Childhood. That time of life that is full of growth, learning, questions and change. A time that plays a part in defining our view of the world and what we hold as important. A time of cultivation. A time that needs wildness. Most of my childhood was spent living just outside of a small college … Continue reading How to Cultivate a Wild Child
Does multitasking ever threaten to splice your attention into little bits? When the pull to do 15 things at once comes calling, I try to remember to do four simple things. When I can remember to do these four simple things, I can honestly say that I am present in my moments. That I taste … Continue reading Embrace Your Wild In Four Simple Steps
The lake ice was just barely holding on after a night of below freezing temperatures when I noticed my daughter, still in her PJs, transfixed on something out the back sliding door. I followed her gaze, and there they were– three slick brown creatures, slipping and sliding, jumping in and out of the water, scampering … Continue reading A Tale of Three Otters
One late autumn morning a few years ago, I woke up to the sun rising in the east into a pink haze of clouds over a lake of utter stillness. The air was colder than usual, which wasn’t saying much that year, after a fall of above average temperatures. But I could see my breath and … Continue reading Wild Air and Fading Starlight
This morning I read an article in Orion Magazine about a small shorebird, the Calidris canutus rufa – commonly known as the red knot. Writer Deborah Cramer penned a number of essays that accompany paintings of the birds done by artist Janet Essley. These little birds, just the size of a robin, make one of … Continue reading Wisp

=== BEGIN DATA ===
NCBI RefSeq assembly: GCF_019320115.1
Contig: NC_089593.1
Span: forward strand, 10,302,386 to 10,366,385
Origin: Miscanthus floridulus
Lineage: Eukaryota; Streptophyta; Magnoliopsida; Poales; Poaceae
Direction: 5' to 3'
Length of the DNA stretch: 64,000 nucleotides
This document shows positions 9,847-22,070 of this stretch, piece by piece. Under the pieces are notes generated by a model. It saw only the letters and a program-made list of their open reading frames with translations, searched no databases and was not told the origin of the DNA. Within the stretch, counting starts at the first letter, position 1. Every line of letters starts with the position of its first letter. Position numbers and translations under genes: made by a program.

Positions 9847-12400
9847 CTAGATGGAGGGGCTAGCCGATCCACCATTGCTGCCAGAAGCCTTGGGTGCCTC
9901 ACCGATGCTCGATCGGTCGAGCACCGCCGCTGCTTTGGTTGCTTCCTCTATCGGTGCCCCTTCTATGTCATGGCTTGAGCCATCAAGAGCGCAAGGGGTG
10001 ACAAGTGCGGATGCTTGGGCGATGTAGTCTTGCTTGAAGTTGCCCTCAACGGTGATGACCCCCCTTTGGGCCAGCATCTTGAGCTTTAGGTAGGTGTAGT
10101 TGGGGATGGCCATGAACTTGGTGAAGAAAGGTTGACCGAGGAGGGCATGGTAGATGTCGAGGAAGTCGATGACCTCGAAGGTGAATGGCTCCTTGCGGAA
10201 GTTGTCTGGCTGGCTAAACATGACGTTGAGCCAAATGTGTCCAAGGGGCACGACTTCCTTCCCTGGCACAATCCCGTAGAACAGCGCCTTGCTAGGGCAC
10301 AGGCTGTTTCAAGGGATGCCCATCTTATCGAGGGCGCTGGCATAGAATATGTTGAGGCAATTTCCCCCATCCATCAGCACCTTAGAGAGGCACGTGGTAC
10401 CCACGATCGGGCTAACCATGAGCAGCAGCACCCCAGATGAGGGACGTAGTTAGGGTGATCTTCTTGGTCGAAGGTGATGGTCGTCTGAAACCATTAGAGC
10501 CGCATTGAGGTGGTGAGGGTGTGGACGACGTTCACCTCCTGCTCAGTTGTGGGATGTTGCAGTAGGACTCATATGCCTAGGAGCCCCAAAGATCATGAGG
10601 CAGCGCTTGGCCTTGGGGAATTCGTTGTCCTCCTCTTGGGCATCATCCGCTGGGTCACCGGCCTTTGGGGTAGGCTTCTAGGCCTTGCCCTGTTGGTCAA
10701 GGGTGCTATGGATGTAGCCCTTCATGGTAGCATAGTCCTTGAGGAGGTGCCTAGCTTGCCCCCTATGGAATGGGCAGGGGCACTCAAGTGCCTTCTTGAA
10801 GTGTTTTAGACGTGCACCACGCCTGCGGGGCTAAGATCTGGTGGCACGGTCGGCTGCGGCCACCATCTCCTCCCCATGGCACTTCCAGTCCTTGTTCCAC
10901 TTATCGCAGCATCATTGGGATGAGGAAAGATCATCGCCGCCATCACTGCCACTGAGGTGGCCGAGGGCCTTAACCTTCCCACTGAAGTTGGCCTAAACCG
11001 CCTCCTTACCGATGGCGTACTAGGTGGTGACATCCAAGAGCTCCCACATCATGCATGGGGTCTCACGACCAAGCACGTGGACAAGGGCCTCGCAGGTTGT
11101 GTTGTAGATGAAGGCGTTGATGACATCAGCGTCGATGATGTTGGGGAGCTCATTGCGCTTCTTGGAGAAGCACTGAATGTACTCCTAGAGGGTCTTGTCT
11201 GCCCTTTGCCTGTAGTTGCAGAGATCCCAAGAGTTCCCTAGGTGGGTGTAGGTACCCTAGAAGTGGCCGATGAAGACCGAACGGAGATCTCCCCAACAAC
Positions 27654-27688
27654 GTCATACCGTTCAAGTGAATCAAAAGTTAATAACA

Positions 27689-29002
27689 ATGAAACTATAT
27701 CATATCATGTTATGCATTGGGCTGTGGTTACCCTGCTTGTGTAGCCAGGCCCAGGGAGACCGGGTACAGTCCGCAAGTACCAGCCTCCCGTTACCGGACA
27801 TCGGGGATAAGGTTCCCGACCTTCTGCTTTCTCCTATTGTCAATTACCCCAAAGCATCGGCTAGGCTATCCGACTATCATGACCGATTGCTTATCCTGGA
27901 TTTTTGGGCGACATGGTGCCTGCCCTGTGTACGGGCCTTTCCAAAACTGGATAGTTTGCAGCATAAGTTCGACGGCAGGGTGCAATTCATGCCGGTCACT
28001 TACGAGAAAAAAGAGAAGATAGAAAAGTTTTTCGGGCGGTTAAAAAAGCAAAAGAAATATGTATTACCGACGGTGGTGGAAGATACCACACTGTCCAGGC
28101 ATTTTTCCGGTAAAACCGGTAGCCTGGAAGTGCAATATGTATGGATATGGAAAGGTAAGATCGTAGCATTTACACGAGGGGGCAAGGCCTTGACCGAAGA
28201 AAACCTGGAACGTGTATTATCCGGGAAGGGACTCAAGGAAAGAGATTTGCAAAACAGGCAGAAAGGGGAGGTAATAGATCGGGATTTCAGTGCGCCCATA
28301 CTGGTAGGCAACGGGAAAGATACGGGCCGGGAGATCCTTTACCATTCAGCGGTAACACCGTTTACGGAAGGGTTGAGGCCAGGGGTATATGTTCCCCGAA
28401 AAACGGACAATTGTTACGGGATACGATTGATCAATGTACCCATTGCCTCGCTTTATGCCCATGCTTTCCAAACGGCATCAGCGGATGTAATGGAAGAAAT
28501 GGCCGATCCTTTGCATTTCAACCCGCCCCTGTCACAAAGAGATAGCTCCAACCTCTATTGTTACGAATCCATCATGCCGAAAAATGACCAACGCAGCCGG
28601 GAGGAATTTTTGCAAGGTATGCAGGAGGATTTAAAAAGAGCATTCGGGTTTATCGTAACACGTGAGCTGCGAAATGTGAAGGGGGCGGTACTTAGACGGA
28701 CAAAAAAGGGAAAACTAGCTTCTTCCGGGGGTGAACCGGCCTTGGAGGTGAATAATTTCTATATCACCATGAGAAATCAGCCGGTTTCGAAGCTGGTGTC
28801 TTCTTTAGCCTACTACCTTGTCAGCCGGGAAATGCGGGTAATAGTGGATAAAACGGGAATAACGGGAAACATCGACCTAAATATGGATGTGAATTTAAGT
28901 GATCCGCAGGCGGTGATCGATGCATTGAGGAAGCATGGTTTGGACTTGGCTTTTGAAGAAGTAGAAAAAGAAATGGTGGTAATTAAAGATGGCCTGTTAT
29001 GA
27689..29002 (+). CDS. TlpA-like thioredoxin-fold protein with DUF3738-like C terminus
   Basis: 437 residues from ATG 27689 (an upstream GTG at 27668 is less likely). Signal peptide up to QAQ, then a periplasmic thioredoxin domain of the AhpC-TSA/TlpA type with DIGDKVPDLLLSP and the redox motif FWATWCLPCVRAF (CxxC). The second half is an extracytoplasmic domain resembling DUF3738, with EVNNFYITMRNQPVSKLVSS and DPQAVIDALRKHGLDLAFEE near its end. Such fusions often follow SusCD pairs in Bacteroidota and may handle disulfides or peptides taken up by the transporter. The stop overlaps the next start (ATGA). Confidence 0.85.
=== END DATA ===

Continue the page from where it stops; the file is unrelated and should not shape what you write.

inspired by Analog Sea There is an energy– it’s there in the ether on the ground running through the soil nestling deep in the bedrock settling with the sediment of lakes washing downstream via small tributaries into the massive veins of rivers that keep the earth alive. An energy untamed by technology refusing to be … Continue reading Don’t Let the Robots Get You Down
The cold, though not unexpected, is startling. It feels good to walk through fields that have provided nourishment of all sorts to beings of all kinds. Ice clings to stalks of bowing grass. Every step crunches in the stillness of freeze. Muted colors announce themselves in burnt umber, dark brown, and burgundy, reminding us that … Continue reading In the Shadow of an Old Barn
This is an excerpt from Woodland Manitou: To Be on Earth, available now wherever books are sold.
Here we are once again. It’s fall in the Midwest, and the weather is changing. The leaves of the maple trees out back are at their peak of orange and yellow vibrancy, and the backyard seems to glow with a quality of light that is unique to this time of year. As I walk down the steps to the lake, leaves crunch under my feet and the air feels cooler than it has in months. We still haven’t had a hard freeze, which is unusual and perhaps yet another sign of a climate that is getting increasingly unpredictable. But regardless the mild weather, the earth is sloughing off her summer skin and slowing down in preparation for what is to come. Winter’s cloak of stillness will be here soon enough.
Though the seasons change every year, sometimes it’s easy to forget the lessons we can glean from this age old rhythm of the planet. Each season has its wisdom, and autumn is no exception. There are lessons to be learned if we let the earth teach. Continue reading “Lessons of Autumn”
A recent conversation I had with a colleague, after sharing the three books I’d just read, went something like this: “Why have you been reading so much about death?” I remember looking out over the St. Croix River as the sun went down, and saying something like, “Because I need to know it’s possible to … Continue reading Laying it Down
To be fair, sometimes I run, which has its own merits and joys and reasons, some of which are the same as walking in the woods. But when I slow down to a walk, when I take the time to really notice what’s going on, things come to light that wouldn’t otherwise. Here are some … Continue reading Why I Walk in the Woods